The ‘Fifteen Mysteries of the Rosary’ read like a comic strip: five Joyful, five Sorrowful and five Glorious Mysteries recount the lives of Jesus and Mary.
15 Mysteries of the Rosary, 1617 – 1620, oil on panel, various artists
Illiterate churchgoers in the seventeenth century could also use the cycle of paintings as a guide when praying ten Hail Marys per mystery – a simplified version of the 150 Psalms making up the choral prayer of the monks. This application is a beautiful and practical translation of the Counter-Reformation idea that worshippers ought to be educated to understand their faith.
Eleven Antwerp artists, Rubens among them, worked on the cycle between 1617 and 1620. Together, they created an emotional Baroque ensemble with which you could fill a museum.
The works were commissioned by the Dominicans and each panel was sponsored. Two of the panels were funded by small contributions from a great many benefactors. The other thirteen were each paid for by an individual donor with links to St Paul’s Church: relatives of Dominican monks, prominent citizens who were later buried in the church, or choir masters of the Brotherhood of the Rosary.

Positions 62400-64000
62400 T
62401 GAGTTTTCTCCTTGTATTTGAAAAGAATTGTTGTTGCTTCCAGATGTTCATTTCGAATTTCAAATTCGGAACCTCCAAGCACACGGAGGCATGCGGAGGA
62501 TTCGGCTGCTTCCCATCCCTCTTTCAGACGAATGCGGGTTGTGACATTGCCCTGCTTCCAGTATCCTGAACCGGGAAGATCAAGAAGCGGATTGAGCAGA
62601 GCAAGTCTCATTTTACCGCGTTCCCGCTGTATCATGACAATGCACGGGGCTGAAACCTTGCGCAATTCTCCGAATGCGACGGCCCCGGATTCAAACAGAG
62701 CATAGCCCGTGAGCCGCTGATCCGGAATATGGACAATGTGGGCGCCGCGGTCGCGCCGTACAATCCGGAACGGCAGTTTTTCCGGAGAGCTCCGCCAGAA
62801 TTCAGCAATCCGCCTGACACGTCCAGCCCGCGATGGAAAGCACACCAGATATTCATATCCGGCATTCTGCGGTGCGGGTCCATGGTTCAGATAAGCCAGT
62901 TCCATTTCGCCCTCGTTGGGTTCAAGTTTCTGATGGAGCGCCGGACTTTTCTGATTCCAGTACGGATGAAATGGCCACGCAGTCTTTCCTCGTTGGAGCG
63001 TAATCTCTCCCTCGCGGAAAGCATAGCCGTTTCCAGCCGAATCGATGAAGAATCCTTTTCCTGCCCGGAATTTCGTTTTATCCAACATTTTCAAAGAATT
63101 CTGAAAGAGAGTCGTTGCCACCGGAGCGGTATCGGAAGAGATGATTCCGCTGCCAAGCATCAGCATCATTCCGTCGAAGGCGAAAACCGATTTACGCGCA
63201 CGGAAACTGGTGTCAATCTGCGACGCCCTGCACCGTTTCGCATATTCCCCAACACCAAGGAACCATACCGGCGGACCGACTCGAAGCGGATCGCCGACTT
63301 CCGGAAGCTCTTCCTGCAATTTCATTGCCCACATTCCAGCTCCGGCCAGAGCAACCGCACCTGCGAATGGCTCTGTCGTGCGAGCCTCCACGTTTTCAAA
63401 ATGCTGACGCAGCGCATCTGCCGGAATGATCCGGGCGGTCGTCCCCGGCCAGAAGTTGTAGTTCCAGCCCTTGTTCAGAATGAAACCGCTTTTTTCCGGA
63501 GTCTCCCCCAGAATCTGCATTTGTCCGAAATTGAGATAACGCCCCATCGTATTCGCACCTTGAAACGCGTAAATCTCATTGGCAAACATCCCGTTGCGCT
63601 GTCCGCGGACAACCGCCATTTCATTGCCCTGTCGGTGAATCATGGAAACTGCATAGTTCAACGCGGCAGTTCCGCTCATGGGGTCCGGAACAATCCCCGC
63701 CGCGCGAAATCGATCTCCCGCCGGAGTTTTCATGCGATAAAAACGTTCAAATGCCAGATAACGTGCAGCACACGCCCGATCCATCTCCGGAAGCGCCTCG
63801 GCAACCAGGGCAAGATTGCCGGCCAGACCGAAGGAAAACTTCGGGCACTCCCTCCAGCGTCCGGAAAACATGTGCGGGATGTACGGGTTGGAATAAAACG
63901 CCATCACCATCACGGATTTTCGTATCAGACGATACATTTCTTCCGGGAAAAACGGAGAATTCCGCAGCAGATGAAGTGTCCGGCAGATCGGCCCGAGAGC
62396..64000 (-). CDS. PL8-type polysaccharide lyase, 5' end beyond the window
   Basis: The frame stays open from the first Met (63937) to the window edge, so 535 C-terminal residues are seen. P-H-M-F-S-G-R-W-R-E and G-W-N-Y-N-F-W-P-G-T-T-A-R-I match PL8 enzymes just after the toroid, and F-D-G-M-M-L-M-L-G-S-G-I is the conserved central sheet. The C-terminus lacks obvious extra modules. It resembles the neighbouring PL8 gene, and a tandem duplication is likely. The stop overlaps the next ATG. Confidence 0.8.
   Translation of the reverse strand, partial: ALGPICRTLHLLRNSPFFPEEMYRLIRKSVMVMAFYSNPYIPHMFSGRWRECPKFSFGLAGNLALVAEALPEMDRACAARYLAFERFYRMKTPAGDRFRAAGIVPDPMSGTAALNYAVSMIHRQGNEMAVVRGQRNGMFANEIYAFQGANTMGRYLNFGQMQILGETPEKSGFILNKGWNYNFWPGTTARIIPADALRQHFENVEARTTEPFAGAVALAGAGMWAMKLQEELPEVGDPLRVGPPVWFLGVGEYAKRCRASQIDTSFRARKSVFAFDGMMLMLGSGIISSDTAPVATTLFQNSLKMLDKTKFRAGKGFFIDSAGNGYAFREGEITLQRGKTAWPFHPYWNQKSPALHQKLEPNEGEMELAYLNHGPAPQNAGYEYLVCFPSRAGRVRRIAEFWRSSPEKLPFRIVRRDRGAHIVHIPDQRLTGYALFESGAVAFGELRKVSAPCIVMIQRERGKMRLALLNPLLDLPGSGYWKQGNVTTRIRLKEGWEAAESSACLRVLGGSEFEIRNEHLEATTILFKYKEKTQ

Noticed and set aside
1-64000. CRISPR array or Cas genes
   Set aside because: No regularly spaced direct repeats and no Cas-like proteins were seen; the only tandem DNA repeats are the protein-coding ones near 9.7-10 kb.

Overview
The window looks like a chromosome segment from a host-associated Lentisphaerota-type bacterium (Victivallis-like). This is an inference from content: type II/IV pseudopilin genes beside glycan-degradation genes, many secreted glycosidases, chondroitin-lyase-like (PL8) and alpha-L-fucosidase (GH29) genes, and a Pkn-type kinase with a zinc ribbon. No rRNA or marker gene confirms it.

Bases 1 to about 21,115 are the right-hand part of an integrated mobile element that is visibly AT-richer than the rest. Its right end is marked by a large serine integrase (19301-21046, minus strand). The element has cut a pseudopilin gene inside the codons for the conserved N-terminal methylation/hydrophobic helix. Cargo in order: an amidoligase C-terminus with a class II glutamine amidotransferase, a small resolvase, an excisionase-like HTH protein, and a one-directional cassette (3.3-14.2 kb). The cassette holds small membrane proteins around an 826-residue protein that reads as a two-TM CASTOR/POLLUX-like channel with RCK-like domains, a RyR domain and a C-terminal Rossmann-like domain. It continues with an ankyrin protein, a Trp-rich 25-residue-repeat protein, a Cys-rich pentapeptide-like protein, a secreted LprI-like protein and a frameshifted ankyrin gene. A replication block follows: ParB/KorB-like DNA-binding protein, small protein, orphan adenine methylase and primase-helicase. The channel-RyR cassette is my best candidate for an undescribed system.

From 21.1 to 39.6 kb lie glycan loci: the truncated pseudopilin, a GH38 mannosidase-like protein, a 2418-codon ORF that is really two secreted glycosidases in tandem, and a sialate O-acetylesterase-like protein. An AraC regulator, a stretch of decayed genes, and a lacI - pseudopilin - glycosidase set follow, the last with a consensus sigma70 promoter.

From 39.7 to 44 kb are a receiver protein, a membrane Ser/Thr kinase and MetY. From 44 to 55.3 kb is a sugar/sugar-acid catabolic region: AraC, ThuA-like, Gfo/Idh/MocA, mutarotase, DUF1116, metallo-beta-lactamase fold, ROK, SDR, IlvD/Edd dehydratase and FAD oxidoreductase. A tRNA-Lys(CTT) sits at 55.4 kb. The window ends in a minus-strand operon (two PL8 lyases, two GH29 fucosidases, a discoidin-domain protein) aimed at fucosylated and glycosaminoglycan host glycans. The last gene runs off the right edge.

It was from the latter group that the idea came of creating the Rosary Cycle in 1571, the year in chich Christian Europeans defeated the Muslim Ottomans at the Battle of Lepanto, thanks to the ‘praying of the Rosary’ by Pope Pius V, himself a Dominican. The Dominican Order has been inextricably linked with the Rosary ever since.
Source: Baroque Pleasure, Masterly craftmanship in the Antwerp monumental churches, 2018
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